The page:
Congresswoman Speier and former ambassador to Russia discuss Putin and Trump

Congresswoman Jackie Speier will be speaking at a resource fair in San Mateo Sunday afternoon.

Speier says the event is a way for people to learn about grassroots organizations that are fighting against President Trump's agenda.

On Saturday, Congresswoman Jackie Speier hosted a town hall meeting on the peninsula with a former U.S. Ambassador to Russia.

Michael McFaul was the United States Ambassador to Russia from 2012 to 2014.

On Saturday afternoon, he sat and fielded questions from Democratic Congresswoman Jackie Speier and San Mateo County voters.

McFaul says Putin was educated as a young man in KGB, and that a teenage Putin was taught during the Cold War that America is the enemy and the U.S. government influences foreign opposition campaigns.

In 2011, the world witnessed the Arab Spring. McFaul says he thinks that Putin believes the U.S. helped opposition groups overthrow their county's regimes. 

Then Russia had its Parliamentary elections. Falsifications in Russia's election process was documented by Russians with smart phones and Twitter.

McFaul said, "And then they said, 'we don't want to take this anymore. We want our voices heard'. So 5,000, then 50,000, and then 200,000 people came out on the streets of Moscow for the first time in 20 years and Putin blamed us for that. He blamed secretary Clinton for statement she had made and said we are meddling in Russia's internal affairs".

The Ambassador said he also thinks Russia may want President Trump's help in dismantling NATO. If the treaty were to end, Russia's natural gas company Gazprom would benefit in selling to western Europe.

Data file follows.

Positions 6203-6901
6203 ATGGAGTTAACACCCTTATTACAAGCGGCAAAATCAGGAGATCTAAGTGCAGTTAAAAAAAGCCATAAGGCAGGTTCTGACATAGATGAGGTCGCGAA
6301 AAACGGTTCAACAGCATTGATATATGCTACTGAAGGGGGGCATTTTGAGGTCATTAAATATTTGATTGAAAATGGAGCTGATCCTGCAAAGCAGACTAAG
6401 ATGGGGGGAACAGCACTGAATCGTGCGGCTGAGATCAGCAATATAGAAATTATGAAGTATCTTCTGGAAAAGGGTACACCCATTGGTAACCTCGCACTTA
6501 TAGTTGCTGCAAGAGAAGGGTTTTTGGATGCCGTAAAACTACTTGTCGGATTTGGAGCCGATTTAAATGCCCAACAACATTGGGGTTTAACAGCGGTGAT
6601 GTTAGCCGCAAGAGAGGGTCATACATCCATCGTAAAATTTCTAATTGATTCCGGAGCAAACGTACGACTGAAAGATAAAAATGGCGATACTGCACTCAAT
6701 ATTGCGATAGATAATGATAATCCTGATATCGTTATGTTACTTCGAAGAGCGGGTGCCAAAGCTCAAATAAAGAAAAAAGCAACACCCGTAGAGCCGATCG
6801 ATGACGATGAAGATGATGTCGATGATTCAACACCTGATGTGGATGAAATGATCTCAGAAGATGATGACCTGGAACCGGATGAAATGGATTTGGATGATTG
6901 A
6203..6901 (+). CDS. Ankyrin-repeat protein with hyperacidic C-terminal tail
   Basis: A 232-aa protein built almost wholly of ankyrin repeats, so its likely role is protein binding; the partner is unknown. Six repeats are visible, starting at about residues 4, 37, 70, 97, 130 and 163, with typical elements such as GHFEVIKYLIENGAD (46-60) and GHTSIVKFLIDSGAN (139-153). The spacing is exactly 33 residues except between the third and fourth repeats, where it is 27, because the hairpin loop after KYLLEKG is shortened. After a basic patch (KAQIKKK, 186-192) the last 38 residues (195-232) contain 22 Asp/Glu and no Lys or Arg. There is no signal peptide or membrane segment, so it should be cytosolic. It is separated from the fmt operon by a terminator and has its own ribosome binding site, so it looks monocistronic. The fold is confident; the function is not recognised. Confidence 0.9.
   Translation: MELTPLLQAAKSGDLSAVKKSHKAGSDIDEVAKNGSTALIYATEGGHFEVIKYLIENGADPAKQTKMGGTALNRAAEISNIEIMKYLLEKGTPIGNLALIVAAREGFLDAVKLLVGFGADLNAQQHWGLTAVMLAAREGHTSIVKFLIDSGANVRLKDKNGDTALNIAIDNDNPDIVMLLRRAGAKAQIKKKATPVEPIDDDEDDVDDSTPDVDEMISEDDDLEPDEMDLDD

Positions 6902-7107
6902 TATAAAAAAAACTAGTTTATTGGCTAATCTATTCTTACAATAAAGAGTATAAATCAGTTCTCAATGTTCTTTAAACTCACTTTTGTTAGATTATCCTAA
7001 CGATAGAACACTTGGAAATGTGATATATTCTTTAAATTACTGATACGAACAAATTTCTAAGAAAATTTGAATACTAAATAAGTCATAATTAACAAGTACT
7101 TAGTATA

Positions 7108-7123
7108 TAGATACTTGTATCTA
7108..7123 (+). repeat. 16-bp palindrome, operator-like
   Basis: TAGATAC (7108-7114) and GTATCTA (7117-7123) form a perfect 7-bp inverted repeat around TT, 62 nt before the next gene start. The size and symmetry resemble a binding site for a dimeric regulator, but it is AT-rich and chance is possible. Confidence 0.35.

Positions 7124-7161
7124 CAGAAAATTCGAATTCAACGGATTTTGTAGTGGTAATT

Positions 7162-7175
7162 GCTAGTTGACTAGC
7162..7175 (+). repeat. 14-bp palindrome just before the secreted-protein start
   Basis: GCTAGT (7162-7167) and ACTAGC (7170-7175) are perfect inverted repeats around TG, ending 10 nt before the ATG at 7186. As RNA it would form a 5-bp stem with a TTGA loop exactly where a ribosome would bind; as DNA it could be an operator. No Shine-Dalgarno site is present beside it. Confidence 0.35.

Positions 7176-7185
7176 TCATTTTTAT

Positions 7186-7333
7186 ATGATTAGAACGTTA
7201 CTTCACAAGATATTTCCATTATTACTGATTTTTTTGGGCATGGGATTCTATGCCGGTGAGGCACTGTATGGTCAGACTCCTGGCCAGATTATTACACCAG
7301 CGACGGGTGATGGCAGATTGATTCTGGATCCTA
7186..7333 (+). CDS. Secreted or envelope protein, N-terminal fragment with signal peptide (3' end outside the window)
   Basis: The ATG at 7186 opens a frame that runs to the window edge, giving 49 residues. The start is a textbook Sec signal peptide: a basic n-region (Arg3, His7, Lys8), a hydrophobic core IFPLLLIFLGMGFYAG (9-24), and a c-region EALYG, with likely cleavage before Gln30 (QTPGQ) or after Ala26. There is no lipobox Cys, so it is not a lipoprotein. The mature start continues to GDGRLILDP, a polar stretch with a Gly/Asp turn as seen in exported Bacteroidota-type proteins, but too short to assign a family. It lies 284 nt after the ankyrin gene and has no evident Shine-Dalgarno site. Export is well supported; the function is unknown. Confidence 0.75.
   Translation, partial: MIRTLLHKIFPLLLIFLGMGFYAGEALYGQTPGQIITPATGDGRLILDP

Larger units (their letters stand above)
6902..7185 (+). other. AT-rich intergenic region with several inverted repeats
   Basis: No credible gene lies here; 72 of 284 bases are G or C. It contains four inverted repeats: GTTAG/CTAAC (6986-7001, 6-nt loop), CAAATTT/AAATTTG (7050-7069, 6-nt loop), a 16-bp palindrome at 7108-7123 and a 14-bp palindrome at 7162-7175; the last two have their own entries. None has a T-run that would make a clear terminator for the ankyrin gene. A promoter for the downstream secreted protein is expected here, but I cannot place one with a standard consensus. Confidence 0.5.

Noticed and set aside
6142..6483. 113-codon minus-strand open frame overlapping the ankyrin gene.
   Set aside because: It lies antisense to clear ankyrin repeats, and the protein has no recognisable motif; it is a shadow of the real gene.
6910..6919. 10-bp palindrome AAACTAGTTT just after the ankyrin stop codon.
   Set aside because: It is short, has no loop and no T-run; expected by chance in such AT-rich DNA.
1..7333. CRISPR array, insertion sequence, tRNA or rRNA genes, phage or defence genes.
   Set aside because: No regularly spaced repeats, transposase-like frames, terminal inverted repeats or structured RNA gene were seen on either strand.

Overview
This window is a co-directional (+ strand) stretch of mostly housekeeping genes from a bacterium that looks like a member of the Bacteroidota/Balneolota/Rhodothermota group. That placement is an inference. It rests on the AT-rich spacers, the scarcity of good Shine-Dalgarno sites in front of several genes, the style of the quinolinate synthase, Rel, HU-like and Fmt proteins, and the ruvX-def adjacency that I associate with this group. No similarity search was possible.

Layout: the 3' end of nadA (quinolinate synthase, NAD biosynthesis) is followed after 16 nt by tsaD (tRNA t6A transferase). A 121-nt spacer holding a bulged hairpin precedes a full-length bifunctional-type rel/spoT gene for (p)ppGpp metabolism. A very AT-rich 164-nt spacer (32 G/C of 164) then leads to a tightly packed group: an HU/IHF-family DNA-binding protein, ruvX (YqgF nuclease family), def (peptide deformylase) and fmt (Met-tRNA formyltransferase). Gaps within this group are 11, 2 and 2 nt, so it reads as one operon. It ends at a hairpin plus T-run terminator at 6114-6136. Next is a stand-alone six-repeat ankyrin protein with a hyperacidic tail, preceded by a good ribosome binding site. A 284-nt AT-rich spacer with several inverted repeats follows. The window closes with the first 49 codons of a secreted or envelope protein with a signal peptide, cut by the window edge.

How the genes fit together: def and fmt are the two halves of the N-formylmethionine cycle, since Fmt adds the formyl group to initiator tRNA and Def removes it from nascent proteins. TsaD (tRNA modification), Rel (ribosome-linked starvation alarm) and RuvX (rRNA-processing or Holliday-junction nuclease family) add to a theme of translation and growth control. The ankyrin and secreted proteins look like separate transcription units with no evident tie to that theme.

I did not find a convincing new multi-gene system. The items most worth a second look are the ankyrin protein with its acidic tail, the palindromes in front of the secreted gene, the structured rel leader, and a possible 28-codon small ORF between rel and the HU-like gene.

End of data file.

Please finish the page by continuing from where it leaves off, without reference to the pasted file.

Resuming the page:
McFaul added, "Mr. Putin believes it is easier to deal with countries in Europe on a bilateral basis, rather than go through the NATO alliance or through the European Union".

While the Ambassador said he thought Congressman Devin Nunes' visit to the White House and then press conference referencing possible incidental surveillance of President Trump's team was unusual, Congresswoman Speier was more direct.

She said, "I am absolutely convinced it started in the Oval Office. I am absolutely convinced that the President, with the aid of his national security advisors, came up with some kind of ruse to try to suggest there was some kind of validity to the President's statement". 

The former Ambassador said he think it was very odd that President Trump's transition team met with Russian officials and Russian banks with ties to Putin before officially taking office. 

He encourages the American public to continue to stay informed on this story's developments.